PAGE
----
Postglossarists

Postglossarists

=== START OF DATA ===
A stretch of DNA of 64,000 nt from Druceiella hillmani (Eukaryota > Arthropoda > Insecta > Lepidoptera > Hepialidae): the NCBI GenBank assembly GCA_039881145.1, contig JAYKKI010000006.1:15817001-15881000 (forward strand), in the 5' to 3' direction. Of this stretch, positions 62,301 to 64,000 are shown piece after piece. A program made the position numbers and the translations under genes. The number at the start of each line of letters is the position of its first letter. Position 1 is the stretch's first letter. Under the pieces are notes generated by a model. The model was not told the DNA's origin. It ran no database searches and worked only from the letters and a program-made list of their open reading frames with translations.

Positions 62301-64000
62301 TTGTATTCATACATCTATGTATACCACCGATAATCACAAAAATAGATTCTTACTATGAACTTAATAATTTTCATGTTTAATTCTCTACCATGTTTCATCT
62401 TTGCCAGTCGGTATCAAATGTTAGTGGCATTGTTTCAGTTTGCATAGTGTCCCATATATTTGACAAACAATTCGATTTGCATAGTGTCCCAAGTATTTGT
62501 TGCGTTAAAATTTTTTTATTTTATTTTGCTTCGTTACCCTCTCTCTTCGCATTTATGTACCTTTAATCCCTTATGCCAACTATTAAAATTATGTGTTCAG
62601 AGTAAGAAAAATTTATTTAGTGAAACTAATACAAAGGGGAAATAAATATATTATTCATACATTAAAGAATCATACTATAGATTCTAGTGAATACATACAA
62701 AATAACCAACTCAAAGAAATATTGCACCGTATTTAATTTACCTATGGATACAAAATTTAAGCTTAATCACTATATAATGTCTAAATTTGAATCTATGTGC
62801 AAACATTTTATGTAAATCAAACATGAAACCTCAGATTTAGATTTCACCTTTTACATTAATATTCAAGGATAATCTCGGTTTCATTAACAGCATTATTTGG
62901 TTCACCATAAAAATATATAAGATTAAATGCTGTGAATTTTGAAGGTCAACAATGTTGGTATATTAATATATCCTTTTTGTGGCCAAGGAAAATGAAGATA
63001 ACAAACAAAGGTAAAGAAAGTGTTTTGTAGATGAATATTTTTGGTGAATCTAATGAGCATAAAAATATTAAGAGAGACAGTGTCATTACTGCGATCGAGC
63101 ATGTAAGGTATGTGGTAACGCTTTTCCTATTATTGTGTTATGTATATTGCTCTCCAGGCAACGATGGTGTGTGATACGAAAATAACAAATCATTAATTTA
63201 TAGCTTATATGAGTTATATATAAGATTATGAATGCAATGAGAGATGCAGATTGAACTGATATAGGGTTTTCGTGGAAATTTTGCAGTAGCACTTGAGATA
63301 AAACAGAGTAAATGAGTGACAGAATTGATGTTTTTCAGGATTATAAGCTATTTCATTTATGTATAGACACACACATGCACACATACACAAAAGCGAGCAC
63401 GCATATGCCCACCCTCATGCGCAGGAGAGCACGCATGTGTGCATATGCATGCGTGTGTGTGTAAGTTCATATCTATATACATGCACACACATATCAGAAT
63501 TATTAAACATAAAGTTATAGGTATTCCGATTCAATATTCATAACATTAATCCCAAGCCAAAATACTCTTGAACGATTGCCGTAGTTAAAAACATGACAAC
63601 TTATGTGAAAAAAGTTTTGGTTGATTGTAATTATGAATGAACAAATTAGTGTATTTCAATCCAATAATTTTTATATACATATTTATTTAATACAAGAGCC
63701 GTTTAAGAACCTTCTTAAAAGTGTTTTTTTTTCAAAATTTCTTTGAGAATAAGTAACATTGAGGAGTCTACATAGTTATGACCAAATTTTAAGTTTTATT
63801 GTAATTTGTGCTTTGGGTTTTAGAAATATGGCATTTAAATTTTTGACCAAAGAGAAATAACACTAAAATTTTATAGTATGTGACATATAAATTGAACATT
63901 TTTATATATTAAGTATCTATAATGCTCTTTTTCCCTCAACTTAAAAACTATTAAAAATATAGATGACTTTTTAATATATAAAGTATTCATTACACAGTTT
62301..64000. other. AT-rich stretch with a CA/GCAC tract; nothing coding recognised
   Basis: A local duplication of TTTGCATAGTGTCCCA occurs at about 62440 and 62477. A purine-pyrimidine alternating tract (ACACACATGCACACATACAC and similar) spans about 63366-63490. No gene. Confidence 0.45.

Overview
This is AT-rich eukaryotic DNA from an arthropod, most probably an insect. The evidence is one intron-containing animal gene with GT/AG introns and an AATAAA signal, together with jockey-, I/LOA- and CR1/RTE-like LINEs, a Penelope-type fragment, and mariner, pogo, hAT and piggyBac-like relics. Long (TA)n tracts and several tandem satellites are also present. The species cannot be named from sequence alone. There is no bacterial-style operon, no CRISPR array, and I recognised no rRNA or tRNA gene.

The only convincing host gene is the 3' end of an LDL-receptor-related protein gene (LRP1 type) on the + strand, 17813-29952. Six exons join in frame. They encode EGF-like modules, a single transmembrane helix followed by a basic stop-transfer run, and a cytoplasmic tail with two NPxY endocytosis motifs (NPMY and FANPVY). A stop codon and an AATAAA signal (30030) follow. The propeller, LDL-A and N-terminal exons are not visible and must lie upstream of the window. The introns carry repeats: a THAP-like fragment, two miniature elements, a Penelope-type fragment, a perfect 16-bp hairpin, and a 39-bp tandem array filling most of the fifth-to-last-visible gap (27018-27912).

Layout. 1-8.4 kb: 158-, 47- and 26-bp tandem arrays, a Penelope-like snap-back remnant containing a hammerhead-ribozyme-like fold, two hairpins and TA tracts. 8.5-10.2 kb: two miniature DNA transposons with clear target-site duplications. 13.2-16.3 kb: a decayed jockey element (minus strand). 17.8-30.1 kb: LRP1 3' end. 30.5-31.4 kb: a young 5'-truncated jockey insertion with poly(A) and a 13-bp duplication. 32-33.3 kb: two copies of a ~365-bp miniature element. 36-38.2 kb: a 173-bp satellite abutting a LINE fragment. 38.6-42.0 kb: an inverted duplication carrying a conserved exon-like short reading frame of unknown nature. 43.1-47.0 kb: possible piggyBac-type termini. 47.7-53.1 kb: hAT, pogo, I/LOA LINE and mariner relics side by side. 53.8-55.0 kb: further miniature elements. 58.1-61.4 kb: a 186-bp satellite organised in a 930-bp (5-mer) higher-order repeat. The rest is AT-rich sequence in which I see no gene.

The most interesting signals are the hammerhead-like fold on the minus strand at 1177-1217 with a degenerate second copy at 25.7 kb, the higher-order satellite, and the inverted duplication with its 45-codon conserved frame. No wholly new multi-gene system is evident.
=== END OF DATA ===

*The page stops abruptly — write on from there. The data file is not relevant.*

(postglossators), an Italian legal school that succeeded the glossarists in the mid-13th century. The post-glossarists interpreted legal concepts and individual fragments from the Code of Justinian that were contained in the works of the glossarists in an attempt to form what they called a common opinion of scholars (communis opinio doctorum). In their commentaries, the postglossarists departed from the original meaning of the constructions of Roman law and were very successful in adapting Roman law to the norms of contemporary canon law, city law, and customary law. Adapted to the conditions of feudal society by the work of the postglossarists, Roman law was adopted in many Western European countries. The best known representatives of the postglossarists were Bartolo (Bartolus), Baldus, and Mayno (Mainus).

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